Some adverts for Jaguar have been banned for having too much focus on the cars' speed and in-turn encouraging dangerous driving.
Four video ads on the car maker’s website showed a car driving at high speed through a tunnel and crossing over the single white lines in the middle of a road, before driving across a mountain roads at night.
One other scene showed the car driving on open land at high speed, while voice-overs said: "The adaptive dynamics technology reacts 20 times faster than the human eye. It delivers a smooth drive by continuously analysing speed, steering and body movement of the car 500 times a second, giving every journey an instinctive, stable and agile ride."
The ads ended with the Jaguar logo alongside text reading: "Jaguar. How alive are you?" to the sound of an engine revving.
Some viewers complained that the ads were irresponsible because they "glorified speed and encouraged dangerous driving". Jaguar said the footage of the cars on the open highway was filmed in Switzerland on closed sections of road on the Susten Pass and the Grimsel Pass.
Jaguar said the ads' emphasis was the technical features and abilities of the cars, and the shots of the cars crossing lanes on the closed road were specifically to highlight the lightweight construction for cornering stability and safety.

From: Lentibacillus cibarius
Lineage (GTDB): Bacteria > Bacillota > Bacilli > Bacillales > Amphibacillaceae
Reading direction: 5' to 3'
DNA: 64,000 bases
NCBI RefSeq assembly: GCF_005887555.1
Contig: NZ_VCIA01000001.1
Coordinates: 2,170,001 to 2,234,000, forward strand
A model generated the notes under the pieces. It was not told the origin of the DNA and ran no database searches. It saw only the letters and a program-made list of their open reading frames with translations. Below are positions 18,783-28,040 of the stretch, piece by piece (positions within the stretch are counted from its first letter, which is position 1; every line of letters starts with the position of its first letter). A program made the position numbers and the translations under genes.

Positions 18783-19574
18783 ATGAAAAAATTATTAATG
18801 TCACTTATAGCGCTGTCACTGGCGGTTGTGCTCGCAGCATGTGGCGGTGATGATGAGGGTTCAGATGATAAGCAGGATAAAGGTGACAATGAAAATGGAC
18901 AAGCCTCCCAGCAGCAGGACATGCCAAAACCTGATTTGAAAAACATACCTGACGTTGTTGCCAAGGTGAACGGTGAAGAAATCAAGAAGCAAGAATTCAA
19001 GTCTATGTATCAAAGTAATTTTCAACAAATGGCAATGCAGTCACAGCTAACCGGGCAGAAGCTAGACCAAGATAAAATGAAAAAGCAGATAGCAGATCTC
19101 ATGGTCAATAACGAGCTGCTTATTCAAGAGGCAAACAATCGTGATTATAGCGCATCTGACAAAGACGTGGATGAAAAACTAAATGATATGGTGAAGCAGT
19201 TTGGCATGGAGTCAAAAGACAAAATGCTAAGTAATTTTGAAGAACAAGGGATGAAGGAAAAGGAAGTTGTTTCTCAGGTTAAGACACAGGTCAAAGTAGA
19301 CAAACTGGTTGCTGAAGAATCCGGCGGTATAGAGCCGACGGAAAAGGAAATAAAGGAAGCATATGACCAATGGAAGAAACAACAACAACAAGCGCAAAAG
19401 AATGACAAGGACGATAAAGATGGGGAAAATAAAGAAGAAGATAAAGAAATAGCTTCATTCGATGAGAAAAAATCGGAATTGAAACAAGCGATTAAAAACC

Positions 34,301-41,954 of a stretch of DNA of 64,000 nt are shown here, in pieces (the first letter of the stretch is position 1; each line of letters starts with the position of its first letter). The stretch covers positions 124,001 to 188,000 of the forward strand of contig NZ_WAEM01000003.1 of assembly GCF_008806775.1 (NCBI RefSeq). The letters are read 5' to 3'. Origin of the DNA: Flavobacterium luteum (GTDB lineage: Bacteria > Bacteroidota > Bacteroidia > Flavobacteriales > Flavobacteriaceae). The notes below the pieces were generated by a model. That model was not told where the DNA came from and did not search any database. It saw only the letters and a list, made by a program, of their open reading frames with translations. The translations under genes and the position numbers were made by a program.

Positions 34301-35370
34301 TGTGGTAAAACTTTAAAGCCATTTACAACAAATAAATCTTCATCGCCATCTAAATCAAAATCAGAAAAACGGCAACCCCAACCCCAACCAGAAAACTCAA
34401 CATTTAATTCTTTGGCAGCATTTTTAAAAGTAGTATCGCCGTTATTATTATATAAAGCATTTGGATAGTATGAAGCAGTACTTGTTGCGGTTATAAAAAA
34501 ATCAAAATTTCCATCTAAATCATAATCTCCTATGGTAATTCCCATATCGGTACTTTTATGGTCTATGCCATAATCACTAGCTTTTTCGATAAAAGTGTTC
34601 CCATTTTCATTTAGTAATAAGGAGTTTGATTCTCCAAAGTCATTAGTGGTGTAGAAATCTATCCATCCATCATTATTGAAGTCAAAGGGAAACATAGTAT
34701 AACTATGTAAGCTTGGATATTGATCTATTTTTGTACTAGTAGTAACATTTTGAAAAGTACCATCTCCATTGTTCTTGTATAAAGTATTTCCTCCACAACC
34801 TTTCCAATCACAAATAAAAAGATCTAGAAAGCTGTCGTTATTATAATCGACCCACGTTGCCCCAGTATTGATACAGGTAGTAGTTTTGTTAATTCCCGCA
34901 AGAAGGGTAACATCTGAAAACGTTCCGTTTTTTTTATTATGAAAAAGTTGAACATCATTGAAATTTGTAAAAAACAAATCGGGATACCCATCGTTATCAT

The company said the ads "at no time demonstrated any dangerous driving", and there was no indication that speed limits had been broken.
The Advertising Standards Authority (ASA) said "the overall impression of the ads was a focus on the speed and acceleration of the cars, emphasised by the sound of engines being revved, high tempo music and the use of blurred lines". It noted that the cars were driving on what appeared to be public roads and in a manner that would be "irresponsible and illegal" on public roads in the UK.
The ASA explained: "We considered that the cars were being handled in a dangerous manner that might encourage motorists to drive irresponsibly. The ASA acknowledged that Jaguar had amended the ads to include an on-screen caption, which stated that the ads were filmed on closed roads with a professional driver and advising that viewers always followed local speed limits.
The ASA ruled that the ads must not appear again in their current form and explained to Jaguar "not to portray speed as the focus of an ad in future... and not to portray driving behaviour that might encourage motorists to drive irresponsibly in future".